Our Guide To Choosing The Right Fitness Ball For Your Exercise Needs

Some of us have a love-hate relationship with exercise. We hate how uncomfortable it can be, but we love the benefits afterward. No pain, no gain, right? Some exercises are downright unpleasant, but others can be enjoyable, thanks to objects like the medicine ball, slam ball, wall ball, and Swiss ball.

Even if you've never stepped foot in a gym before, you've probably used or at least seen one of these, but do you know the difference between them? A couple of the names give some hints about the use. For example, a slam ball is one that you slam against the floor, and a wall ball involves a wall, but the names of the other balls don't reveal as much.

In addition to the uses and benefits of each ball, there are differences in size, material, and weight. If you plan to buy a fitness ball or start using one at the gym, it's important to know these differences so you'll know which one is best for your exercise needs. 

Swiss ball

The Swiss ball is the largest of the fitness balls. You may also have heard it referred to as a yoga ball or stability ball. These inflatable spheres are filled with air and are usually made of soft plastic or vinyl. They typically weigh just a few pounds, but some weigh a little more.

Just like jump ropes, fitness balls come in various sizes to accommodate different heights. Sizes typically range from 45 cm (about 17.7 inches) to 85 cm (about 33.5 inches). Unsure of what size to get? The Home Gym provides some general guidelines. If you're 4 feet 10 inches or shorter, the 45 cm ball would be best for you. If you're between 4 feet 8 inches and 5 feet 5 inches, the 55 cm size would be ideal. The 65 cm ball is typically most comfortable for users between 5 feet 6 inches and 6 feet tall. And, if you're on the taller side, between 6 feet and 6 feet 5 inches, try the 75 cm ball. But if you're even taller than that, you'll likely need an 85 cm ball.

Swiss balls are commonly used for balance and core stability exercises and seating. But you can also use them for leg, shoulder, and arm exercises. Exercises you can perform include the wall squat to build your legs and decline push-ups for a more challenging upper body workout. You can also sit on a Swiss ball while performing bicep curls or shoulder presses, which will activate the core to keep you stable through the movements.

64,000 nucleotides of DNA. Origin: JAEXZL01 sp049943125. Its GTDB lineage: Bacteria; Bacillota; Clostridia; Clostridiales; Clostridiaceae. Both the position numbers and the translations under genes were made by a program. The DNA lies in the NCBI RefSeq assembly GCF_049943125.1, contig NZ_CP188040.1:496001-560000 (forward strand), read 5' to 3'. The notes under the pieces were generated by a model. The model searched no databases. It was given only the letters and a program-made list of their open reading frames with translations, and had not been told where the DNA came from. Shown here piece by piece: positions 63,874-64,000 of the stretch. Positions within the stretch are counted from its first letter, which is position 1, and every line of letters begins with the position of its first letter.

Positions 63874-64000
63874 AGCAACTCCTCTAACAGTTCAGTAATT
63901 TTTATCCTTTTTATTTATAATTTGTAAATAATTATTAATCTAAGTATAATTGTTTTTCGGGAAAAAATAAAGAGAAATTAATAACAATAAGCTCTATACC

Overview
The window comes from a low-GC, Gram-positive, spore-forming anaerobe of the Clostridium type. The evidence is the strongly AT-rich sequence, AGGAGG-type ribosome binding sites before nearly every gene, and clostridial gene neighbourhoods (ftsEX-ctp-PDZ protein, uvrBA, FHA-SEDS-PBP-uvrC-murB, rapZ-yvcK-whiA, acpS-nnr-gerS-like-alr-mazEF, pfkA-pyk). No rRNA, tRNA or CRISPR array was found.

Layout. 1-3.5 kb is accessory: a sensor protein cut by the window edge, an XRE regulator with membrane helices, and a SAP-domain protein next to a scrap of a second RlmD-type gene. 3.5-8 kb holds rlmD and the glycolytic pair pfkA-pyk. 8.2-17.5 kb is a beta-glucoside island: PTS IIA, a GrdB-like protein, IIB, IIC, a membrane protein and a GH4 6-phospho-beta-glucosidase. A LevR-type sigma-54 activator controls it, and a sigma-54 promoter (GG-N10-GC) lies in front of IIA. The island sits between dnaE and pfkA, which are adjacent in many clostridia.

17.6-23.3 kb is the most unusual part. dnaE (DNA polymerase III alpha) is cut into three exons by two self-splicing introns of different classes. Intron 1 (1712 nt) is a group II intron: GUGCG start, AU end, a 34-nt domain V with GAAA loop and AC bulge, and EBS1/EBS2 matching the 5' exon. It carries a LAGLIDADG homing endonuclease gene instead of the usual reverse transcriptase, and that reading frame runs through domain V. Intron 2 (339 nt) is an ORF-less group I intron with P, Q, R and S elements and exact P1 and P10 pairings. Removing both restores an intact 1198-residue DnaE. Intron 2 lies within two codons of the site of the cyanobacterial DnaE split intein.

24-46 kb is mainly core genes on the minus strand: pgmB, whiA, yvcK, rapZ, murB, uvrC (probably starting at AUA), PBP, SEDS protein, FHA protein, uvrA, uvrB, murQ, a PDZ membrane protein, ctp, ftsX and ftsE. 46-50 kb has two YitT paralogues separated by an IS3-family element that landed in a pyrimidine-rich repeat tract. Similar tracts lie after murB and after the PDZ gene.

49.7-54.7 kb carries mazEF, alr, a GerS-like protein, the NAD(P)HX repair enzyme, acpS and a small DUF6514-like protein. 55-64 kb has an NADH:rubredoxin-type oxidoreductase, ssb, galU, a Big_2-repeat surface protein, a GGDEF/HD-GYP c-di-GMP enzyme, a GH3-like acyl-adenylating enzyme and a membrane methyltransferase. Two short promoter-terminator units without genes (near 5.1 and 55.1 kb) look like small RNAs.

Medicine ball

A medicine ball, or weighted ball, is much smaller than a Swiss ball, so it's not made for sitting. As the "weighted" name implies, most sizes of this ball are heavier than the Swiss ball. It's typically filled with some type of synthetic material like gel or sand, and the exterior material can be rubber, leather, plastic, or vinyl.

The weight of a medicine ball obviously helps determine its size. The heavier the ball, typically the larger the diameter. The weight can range from as light as 1 pound to all the way up to over 50 pounds. If you're using a medicine ball for the first time, how you plan to use it will dictate the size and weight to choose. Unlike Swiss balls, medicine balls are intended to be lifted or thrown and used for supplemental strength training. 

You can do many exercises using a medicine ball that you would normally use dumbbells for, such as squats, lunges, and deadlifts. You can also have some fun with it by tossing it up in the air while seated or to a friend nearby. To activate your core muscles, you can do oblique twists, while shifting the ball back and forth between hips. And to activate the arms and shoulders, you can raise it while doing shoulder presses and tricep extensions.

Slam ball

A slam ball is just what it sounds like — a ball that you slam. It's similar to the medicine ball in that it's weighted, features a rubber exterior, and is filled with sand. Unlike the medicine ball that's designed for lifting movements, a slam ball is intended to be thrown on the ground with dynamic force.

The weight options of a slam ball are also similar to those of medicine balls. You can buy one that weighs just a few pounds if you're a beginner, but there are also some that weigh more than 60 pounds. Because the medicine ball is so similar to a slam ball, the terms can sometimes be used interchangeably. However, you shouldn't slam a medicine ball often, since it's not designed for repeated impact and could break.

One of the most common workouts performed with a slam ball is lifting it above your head and throwing it down on the ground as hard as you can. This exercise can help you condition your body while training you to have more explosive power in your movements. You can also do many of the same exercises you would do with a medicine ball, including squats, lunges, oblique twists, and shoulder presses.

Wall ball

A wall ball can be thought of as the medicine ball's cousin. It's a weighted ball with a synthetic leather or vinyl exterior, filled with both cotton and a weighted filler. The wall ball, however, is typically larger than the medicine ball and closer to the size of a beach ball. 

As the name implies, a wall ball is made to be thrown against a wall, but in an upward direction. The typical wall ball exercise consists of standing a couple of feet away from a wall, holding the ball at chest level, squatting, and throwing it in the air against the wall. Then, you catch the ball after it bounces back, and repeat. This exercise is intended to be fast-paced, which helps improve your coordination, power, and overall conditioning. The full-body movement benefits several muscle groups, giving you an efficient workout. You can also throw the ball sideways to target your obliques or squat deeper and use an underhand motion to work your hips.